|5/29/2020 8:50:00 AM|
How Iowa County High School seniors have been coping with the pandemic
|Graduation season has had a different outlook from years past. The graduations we are familiar with include caps and gowns, graduation party invitations, and posters throughout local communities.|
Then COVID-19 happened. To adhere to CDC social distancing guidelines, schools across the country made the tough decision to close down their schools and to have students to conduct their schoolwork from home.
In order to better understand life as a graduate for the class of 2020, seniors from Iowa County's schools shared their stories.
Iowa-Grant 2020 graduate Kruz Kitelinger had originally planned on participating in track in his final year.
"The thing that made me look forward to track the most was trying something new, being a part of a team for one last time, and making memories with friends," Kitelinger said.
Virtual learning had affected his learning in a couple ways.
"The toughest part about virtual learning was trying to figure out something you didn't understand, and not having the teacher there for help all the time," Kitelinger said. "The good part of virtual learning was having more time to get assignments done or just one day to work on an assignment."
Kitelinger coped with the sudden change by going on hikes and going on long drives just to get out of the house. With his birthday during the pandemic, he celebrated the occasion with a surprise from his mother.
"A whole bunch of people drove by and it was good to see people and friends that I hadn't seen in a long time," Kitelinger said.
Morgan Vondra, a senior of Mineral Point High School, also shared her perspective.
"At first for me, I was very disappointed with the fact that my senior year was cut short and the fact that I would miss out on many of my last's," Vondra said.
Vondra's passion in high school was FFA. The pandemic greatly changed how she would remember her last year.
"Most of all, I was disappointed that I would not be able to have my last FFA banquet and State FFA Convention," Vondra said. "But as time went on, I have decided that there is no point in being sad or disappointed about it, since I can't change it."
She made the choice to work harder than ever to make the most of her senior year.
"As Theodore Roosevelt said, "Do what you can, with what you have, where you are." Vondra said.
Highland student Carlee Kosharek has worked hard throughout high school, and had been named Valedictorian of her class. She put on the Highland Cardinal sports uniform and excelled in volleyball, basketball, and softball. The Cardinals were picked to end their season at Goodman Diamond at the WIAA state tournament. However COVID-19 changed many things.
"Hearing that there would be no softball season this year was one of the most heartbreaking things that I have experienced," Kosharek said. However, Kosharek has made the most of the quarantine by being with the ones that matter the most to her.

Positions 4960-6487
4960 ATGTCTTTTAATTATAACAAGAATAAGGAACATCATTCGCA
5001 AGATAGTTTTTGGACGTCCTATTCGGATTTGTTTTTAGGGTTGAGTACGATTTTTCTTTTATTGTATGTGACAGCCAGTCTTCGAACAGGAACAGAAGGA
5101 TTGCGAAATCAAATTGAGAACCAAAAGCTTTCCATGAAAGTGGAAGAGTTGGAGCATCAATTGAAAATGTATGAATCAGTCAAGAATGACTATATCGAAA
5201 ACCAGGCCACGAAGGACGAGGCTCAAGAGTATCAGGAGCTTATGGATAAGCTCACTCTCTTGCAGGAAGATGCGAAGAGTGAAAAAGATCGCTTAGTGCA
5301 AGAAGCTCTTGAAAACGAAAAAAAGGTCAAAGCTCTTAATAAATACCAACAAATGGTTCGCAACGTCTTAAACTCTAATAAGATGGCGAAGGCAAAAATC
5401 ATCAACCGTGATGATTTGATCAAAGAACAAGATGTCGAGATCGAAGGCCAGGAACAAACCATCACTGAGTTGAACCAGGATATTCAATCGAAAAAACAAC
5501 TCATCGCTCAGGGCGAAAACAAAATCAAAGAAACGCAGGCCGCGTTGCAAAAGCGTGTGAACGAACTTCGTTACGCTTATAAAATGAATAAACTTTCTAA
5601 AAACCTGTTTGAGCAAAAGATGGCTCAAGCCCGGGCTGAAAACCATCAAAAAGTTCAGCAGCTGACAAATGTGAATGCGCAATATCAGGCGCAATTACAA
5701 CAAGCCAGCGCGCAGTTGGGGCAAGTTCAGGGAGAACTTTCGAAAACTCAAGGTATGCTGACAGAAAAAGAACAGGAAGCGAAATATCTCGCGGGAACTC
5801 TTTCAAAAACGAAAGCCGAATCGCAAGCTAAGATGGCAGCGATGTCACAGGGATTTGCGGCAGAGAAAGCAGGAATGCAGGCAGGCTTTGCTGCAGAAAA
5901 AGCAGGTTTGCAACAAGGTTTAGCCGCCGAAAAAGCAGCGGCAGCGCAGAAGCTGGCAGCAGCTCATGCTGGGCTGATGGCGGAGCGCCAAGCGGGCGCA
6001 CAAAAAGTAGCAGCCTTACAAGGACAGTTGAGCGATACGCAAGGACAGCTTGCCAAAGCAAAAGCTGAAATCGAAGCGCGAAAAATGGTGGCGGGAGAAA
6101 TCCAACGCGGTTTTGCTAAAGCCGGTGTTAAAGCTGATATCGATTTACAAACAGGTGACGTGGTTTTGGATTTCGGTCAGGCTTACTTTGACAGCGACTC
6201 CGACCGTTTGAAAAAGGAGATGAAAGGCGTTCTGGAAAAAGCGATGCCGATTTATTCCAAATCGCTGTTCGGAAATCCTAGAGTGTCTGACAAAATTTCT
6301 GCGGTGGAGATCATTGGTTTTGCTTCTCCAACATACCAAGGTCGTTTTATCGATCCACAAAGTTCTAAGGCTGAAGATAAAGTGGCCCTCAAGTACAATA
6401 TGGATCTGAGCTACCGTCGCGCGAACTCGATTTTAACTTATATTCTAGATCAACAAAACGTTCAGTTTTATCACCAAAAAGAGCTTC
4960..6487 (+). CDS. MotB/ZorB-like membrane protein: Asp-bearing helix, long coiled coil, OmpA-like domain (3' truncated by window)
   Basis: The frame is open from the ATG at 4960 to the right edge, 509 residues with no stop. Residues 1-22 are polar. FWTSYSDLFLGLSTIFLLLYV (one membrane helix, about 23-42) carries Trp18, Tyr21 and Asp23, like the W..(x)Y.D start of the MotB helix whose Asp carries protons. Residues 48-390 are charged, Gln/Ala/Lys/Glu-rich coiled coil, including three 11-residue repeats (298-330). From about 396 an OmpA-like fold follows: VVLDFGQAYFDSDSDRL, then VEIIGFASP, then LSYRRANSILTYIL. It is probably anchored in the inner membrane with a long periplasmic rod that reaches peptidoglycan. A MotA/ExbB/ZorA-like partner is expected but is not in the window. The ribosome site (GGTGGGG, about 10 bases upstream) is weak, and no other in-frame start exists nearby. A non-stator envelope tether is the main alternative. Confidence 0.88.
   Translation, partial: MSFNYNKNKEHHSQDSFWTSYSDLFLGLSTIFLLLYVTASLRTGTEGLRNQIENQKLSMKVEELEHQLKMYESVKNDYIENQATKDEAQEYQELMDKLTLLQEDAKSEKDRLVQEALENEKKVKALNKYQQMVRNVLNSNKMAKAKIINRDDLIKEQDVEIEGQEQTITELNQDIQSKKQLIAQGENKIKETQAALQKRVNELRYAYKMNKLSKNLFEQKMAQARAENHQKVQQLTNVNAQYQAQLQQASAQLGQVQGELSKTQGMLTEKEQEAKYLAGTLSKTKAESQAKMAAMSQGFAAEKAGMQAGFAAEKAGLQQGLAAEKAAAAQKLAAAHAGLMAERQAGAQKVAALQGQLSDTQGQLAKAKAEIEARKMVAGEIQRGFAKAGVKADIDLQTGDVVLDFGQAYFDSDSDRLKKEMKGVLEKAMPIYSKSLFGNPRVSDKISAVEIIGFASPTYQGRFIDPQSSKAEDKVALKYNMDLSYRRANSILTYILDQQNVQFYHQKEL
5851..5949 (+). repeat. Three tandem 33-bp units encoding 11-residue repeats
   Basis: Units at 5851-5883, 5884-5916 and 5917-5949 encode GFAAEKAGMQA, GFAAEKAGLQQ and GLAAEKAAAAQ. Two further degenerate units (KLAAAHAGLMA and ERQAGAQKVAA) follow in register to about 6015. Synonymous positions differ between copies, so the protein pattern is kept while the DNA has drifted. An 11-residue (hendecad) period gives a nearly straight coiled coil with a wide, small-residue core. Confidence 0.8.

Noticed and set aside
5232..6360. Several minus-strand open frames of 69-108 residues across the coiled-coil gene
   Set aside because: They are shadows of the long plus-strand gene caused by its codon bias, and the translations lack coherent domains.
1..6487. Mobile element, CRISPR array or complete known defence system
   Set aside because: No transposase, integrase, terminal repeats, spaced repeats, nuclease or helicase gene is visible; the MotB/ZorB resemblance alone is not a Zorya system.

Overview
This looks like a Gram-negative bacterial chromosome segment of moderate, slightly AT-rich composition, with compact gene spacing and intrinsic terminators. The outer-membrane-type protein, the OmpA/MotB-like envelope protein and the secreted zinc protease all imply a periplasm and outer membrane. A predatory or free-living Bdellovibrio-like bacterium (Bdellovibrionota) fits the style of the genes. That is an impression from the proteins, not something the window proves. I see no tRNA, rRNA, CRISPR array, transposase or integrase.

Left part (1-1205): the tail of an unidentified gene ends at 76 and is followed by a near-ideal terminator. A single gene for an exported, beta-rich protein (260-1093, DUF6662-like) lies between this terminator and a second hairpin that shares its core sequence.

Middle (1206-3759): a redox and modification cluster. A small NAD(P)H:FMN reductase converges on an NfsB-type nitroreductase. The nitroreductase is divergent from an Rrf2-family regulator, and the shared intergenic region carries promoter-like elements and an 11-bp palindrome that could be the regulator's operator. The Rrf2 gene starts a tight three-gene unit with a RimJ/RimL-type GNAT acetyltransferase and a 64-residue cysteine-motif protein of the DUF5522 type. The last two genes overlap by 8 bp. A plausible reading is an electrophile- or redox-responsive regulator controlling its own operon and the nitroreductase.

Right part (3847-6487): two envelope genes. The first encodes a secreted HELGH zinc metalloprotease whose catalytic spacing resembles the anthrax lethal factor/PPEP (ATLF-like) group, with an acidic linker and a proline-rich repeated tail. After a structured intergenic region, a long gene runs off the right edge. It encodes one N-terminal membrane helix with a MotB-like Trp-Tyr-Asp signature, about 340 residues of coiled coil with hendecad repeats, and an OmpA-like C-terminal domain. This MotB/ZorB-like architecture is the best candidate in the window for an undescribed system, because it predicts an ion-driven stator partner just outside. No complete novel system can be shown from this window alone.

"Even though quarantine itself is unenjoyable, this time has actually had a lot of nice moments because my sisters, parents, and I have been able to spend a lot of time together that we usually do not get to," Kosharek said. "My friends and I are really close and have managed to stay in contact through SnapChatting and FaceTiming all the time."
Matthew Fahey is a senior at Barneveld high school and has given his thoughts on the loss of most of his final year due to COVID-19.
"I felt angry, bummed, upset and frustrated not understanding why and how this can possibly be happening," Fahey said when the school closing order was extended.
It was also very hard for Fahey as he was a baseball player for the Barneveld Eagles.
"When we heard that WIAA said it was over, it was a huge amount of anger and unfairness to think I was never going to walk on the baseball field again," Fahey said.
However like many other Iowa County seniors, he learned that he had no other choice but to adapt.
"I have tried to make the best out of it. I got a job working to start earning money and pursuing my future sooner than I really wanted to," Fahey said. " With the easing of the restrictions I have started to see a friend here or there but I miss my friends and my classmates and teammates. I miss people and talking to them at practice, games and school."
Danielle Roh is a 2020 Dodgeville High School graduate. She shared her insights on some of the things the senior class would miss.
"We missed the senior walk through the other schools," Roh said. "We are missing Senior Skip Day (even though the 2020 senior skip day has been said to set the record), the senior class trip to Blackhawk Lake and, of course, graduation."
Danielle participated in track and dance for four years. Besides the DHS Dance Team Danielle has been a member of the Betty Hayes School of Dance for 15 years. The School of Dance recital is traditionally held Father's Day Weekend and it is hard to know if the recital will be held at all.
She has been spending her time during the Safer at Home order with her mother Shelly, her younger brother Grant and contacting her friends through social media.
Danielle said the students with years of school ahead of them need to realize from the pandemic, that nothing should be taken for granted.
"I have learned how important spending time with those you care about and the relationships you have really are," she said. "We will get through this and go on with our lives. I bet we will have a lot to talk about at our first class reunion."
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